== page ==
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How to Uncover Basic Flaws and Hidden Lies in Attacks against the Christian Faith

6. Who is the target of apologetics?

Peter explains to us the great task of apologetics by giving us this rather high goal: “But in your hearts honor Christ the Lord as holy, always being prepared to make a defense to anyone who asks you for a reason for the hope that is in you; yet do it with gentleness and respect.” (1 Peter 3:15)

Our audience, as stated by Peter, is everyone who asks us. That is to say, we are not only to answer our next-door neighbor, but also a total stranger or our university professor or our boss at work. However, Peter is also clear that we are not to go and pick a fight with anyone and everyone, but simply answer those “who ask”.

Unfortunately Peter’s advice goes completely ignored by most apologists today, who do the complete opposite. Most schools of apologetics require that the apologist put aside their Christian commitment and argue with unbelievers on so-called neutral ground. Peter, however, says we are to start with sanctifying Christ in our heart; that is, we start with Christ, we don’t end with Him.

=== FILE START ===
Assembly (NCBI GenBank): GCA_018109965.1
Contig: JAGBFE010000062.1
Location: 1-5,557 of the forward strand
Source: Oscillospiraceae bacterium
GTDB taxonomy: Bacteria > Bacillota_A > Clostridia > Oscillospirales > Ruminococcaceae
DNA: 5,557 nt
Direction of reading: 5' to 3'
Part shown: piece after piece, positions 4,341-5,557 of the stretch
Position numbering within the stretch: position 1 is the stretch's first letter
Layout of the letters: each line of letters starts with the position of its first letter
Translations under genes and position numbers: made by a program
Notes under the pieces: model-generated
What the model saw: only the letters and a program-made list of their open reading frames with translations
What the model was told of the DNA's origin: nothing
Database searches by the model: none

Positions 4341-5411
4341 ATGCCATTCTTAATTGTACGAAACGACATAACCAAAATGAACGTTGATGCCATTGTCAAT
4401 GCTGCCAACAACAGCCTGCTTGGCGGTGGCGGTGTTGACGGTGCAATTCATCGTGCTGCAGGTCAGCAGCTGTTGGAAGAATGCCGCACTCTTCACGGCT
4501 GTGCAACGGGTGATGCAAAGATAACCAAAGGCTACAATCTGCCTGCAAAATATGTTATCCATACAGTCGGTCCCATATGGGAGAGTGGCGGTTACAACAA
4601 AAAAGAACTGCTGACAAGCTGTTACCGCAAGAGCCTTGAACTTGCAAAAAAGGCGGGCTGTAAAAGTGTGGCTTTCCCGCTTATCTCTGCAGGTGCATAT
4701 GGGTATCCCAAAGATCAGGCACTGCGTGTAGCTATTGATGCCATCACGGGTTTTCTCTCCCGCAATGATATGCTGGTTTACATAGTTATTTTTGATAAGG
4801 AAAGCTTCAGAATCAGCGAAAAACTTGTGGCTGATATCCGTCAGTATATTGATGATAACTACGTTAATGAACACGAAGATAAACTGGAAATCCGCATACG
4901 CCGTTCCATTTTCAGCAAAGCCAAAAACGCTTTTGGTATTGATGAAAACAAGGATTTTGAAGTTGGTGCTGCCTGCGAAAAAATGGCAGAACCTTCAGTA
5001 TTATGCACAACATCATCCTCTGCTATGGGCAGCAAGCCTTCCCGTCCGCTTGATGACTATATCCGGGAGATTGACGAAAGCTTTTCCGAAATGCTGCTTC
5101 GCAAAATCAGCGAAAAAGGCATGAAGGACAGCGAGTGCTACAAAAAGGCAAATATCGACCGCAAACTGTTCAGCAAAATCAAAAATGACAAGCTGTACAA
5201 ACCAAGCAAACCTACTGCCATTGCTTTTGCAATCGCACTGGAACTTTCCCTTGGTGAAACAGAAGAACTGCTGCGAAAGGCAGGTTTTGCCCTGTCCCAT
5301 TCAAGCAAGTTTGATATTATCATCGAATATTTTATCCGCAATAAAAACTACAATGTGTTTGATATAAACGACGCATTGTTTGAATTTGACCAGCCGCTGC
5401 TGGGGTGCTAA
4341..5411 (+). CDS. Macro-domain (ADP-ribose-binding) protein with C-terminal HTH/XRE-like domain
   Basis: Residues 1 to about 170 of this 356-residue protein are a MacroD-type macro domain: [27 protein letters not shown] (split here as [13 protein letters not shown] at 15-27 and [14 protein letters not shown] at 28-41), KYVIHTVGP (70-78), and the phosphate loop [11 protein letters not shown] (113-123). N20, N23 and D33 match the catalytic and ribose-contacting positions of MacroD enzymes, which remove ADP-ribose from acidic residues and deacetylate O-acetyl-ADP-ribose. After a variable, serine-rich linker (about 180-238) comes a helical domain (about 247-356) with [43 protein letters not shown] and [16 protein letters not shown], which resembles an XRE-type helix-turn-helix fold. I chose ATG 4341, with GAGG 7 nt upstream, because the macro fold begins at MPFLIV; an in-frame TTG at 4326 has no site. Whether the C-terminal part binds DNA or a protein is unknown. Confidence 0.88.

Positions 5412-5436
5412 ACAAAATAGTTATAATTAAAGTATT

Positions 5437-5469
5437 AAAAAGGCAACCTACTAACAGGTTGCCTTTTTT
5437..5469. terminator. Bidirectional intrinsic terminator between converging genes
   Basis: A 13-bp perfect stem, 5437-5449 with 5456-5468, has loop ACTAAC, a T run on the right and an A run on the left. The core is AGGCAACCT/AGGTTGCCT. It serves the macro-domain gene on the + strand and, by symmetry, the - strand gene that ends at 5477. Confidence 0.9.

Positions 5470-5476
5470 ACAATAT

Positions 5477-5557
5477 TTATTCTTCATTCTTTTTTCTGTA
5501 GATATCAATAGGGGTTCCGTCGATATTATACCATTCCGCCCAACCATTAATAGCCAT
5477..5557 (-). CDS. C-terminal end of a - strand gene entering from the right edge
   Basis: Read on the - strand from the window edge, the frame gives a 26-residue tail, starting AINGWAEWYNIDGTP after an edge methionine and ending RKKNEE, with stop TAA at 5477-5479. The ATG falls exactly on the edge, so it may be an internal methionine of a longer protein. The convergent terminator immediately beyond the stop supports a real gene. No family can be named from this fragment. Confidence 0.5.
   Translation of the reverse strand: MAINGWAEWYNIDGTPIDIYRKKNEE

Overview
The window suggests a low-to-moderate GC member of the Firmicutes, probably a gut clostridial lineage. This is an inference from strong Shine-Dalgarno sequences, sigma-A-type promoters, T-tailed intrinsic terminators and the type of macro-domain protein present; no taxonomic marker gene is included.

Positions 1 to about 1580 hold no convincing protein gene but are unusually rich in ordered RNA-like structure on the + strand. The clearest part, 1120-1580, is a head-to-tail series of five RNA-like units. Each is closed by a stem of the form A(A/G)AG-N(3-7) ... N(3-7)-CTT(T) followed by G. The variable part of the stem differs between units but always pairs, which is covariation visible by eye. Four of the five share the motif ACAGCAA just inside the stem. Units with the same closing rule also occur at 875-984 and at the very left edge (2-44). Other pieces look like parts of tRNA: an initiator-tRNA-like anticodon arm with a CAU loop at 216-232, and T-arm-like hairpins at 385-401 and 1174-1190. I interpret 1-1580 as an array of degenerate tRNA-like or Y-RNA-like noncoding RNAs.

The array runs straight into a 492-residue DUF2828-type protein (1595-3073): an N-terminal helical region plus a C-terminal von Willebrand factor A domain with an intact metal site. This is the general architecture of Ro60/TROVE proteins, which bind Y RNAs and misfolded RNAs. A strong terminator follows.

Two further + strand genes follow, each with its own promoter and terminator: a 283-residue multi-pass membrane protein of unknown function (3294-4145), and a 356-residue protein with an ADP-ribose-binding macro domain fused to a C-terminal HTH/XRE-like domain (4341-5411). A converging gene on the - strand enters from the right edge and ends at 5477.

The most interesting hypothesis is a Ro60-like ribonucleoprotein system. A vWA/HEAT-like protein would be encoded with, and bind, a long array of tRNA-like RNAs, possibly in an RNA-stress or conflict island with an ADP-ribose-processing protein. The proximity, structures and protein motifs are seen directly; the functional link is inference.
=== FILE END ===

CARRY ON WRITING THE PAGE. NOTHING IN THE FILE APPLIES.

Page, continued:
We present God as the ultimate authority. We do this as no one is greater, thus it’s impossible to appeal to anything outside what God has set for us in order to prove His ultimacy; by conceding to unbelievers that there is neutral ground, we are in effect admitting that not all wisdom is deposited in Christ. Denying God’s authority quite simply leads to a situation of the blind leading the blind (Matthew 15:14).

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